March-April 2015

Taking the Confusion out of Fusion

By Audrey Coleman

Island-Breeze-Cover-Art-JPEG-300x267Decades ago I used to have a beef about the rock-style bass beat too often introduced into folk music performance. Living in Montréal, where traditional folk music groups abounded, I noticed a trend that infuriated me. A group that had a warm, vibrant acoustic sound evoking rural French-Canadian roots would acquire a trap set. Presto! Their sound would become more contemporary. Now the musical ensemble could proudly bid for attention alongside rock groups. I assumed these groups were aiming to expand their audience. That’s what the word fusion meant to me. I was vaguely familiar with the term as a reference to the combination of disparate musical elements. If the above was an example of fusion, then I hated fusion.

With the passing decades came knowledge, wisdom, tolerance and the questioning of assumptions. It turns out that the term fusion came into use in the late ‘60s and ‘70s with the blending of jazz, rock, and funk genres. That is not to say that combinations of genres, styles, and cultural traditions weren’t mingling before that. In fact, that is really the history of music world-wide. But in the mid-60s – before the term fusion was coined – The Incredible String Band was already incorporating the Middle Eastern oud and East Indian sitar into their folk repertoire. In many ways, Miles Davis’s 1970 release, Bitches Brew, was emblematic of fusion as an outgrowth of jazz, artfully infusing jazz with electronica and a funk vibe, and featuring a roster of musicians that would do right by any genre – Wayne Shorter, Joe Zawinol, Chick Corea and Herbie Hancock, among others. Dismissed by purists, fusion was at first disparaged by jazz writers and ignored by rock critics. But much of the public embraced the creative pioneering of groups such as Weather Report, which intertwined jazz with contemporary art music-style experimentation and the electronic enhancements of rock. At the same time, brilliant jazz guitarist John McLaughlin was exploring East Indian musical idioms in depth with his Mahavishnu Orchestra.  So fusion came to stand for not just mixtures of genres or styles but also combinations of cultural traditions.

Musicologist Kevin Fellezs calls the music of that fusion era a “trans-generic form of music … a space in which musicians pushed back against the conventions of the music industry … and the requirements of genre.” An example today would be Afro-Celtic Sound System, a band that blends Irish and West African musical expression.  For better or for worse, today you can find dozens of subcategories of what they call “fusion musics,” from Gypsy jazz to garage punk. Is this getting out of hand? Furthermore, the word fusion has slid into the domain of cuisine. The Oxford dictionary online states as one of its definitions: "Referring to food or cooking that incorporates elements of diverse cuisines. (For example) ‘their fusion fare includes a sushi-like roll of gingery rice and eel wrapped in marinated Greek grape leaves.’” (This example almost made me gag! How unfair to fusion cuisine…)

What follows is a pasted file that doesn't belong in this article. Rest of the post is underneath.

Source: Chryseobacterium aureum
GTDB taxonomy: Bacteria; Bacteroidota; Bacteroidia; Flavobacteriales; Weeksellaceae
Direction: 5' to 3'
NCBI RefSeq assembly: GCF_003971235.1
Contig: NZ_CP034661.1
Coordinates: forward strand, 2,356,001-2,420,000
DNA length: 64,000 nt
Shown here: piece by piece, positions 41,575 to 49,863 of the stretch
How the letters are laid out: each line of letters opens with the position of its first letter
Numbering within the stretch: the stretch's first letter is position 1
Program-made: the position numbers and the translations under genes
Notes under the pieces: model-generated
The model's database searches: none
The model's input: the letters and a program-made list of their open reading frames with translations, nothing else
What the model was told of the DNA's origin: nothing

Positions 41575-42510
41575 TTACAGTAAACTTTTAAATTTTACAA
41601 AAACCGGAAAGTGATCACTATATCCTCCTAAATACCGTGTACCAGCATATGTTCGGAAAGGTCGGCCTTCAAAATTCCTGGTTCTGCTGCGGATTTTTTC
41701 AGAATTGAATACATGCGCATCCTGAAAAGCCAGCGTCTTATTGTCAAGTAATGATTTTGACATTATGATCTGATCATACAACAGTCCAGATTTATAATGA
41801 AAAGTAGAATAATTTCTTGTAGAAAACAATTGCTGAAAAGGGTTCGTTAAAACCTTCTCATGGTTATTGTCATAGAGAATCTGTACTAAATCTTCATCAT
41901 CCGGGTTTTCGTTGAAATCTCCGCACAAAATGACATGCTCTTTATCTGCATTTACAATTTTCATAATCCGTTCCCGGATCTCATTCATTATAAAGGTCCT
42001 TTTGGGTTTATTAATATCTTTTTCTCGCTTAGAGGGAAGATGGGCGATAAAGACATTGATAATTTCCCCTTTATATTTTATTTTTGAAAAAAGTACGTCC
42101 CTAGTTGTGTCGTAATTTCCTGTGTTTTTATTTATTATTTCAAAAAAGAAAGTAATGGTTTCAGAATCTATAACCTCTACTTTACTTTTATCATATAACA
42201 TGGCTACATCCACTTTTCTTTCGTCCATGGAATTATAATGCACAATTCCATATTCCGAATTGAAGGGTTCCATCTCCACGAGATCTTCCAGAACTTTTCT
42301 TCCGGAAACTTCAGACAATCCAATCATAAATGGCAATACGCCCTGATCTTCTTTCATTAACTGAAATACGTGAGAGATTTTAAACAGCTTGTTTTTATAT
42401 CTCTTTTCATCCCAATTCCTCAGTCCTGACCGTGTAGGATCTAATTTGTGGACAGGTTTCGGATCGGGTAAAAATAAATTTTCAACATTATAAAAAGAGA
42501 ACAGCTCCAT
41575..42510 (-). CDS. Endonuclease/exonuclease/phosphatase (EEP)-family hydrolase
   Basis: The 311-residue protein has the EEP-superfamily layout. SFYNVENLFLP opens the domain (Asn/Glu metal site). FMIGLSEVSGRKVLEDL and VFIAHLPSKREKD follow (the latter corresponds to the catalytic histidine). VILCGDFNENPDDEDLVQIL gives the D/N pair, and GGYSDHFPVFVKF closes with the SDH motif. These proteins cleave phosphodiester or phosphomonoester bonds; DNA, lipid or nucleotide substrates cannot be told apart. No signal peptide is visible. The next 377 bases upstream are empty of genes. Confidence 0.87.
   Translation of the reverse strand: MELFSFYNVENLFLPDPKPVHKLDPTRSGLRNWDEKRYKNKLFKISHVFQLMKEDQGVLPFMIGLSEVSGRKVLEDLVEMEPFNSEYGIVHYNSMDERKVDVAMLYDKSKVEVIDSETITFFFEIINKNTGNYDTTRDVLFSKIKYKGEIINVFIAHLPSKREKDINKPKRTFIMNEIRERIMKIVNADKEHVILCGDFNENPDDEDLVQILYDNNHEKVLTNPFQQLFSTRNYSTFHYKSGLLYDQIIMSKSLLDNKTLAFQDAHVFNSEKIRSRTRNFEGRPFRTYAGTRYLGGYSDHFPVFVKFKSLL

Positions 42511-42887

Now let me anchor us to a current example of fusion music that is a delight to the ear. The newly released album Island Breeze combines the acclaimed slack key guitar playing of Jeff Peterson with ethereal sounds of shakuhachi flute master Riley Lee and tonally rich drumming of Taiko master Kenny Endo. Each of the musicians composed selections for the collaboration, with Peterson contributing the largest number of original pieces. It is interesting that US-born Riley Lee, who took up the bamboo flute in 1971, is himself a figure of musical fusion: he is the first non-Japanese to attain the rank of Dai Shihan or Grand Master in traditional shakuhachi. Some of the flute melodies on the CD suggest Japanese folk tunes and use a pentatonic scale. At times flute melodies are doubled in harmony, intensifying Riley’s effect. Peterson’s accompaniment and periodic solos display blues riffs and Asian motifs in addition to a subdued traditional slack key sound. Each member of the trio plays solos here and there, but these are not bravura turns as in jazz performance but brief individual musical statements that surge forth and deftly blend back into the fabric of the music created by all three.

Endo’s Taiko drumming was a revelation to me since my only experience of Taiko was the thunderous, rhythmic pounding by ensembles from California and Japan that can be fearful to behold and hear. His playing on this recording is soft and nuanced, making artful use of the tonal qualities of the instruments. My favorite piece of the collection is Na Pali, which means “the cliffs” in Hawaiian. Perhaps it is no coincidence that it is the one selection composed by all three musicians in collaboration. One senses the flute melody floating over the cliffs as subtle rhythms of the Taiko suggest the expanse of space below and the guitar offers a soft bed of harmony.

What these three musicians have accomplished is a fusion of musical sensibilities that blends cultural traditions, individual aesthetics, awareness of genre, and profound communication among them. That’s what fusion means to me today.

As for the rock- style bass beat tacked on to folk music performances for commercial purposes, the combination I bemoaned decades ago, it has nothing to do with the creative melding that true musical fusion offers. My fury directed at fusion was misplaced. I was ill-informed. So there.

Audrey Coleman is a writer, educator, and ethnomusicologist who explores traditional and world musics in Southern California and beyond.


All Columns by Audrey Coleman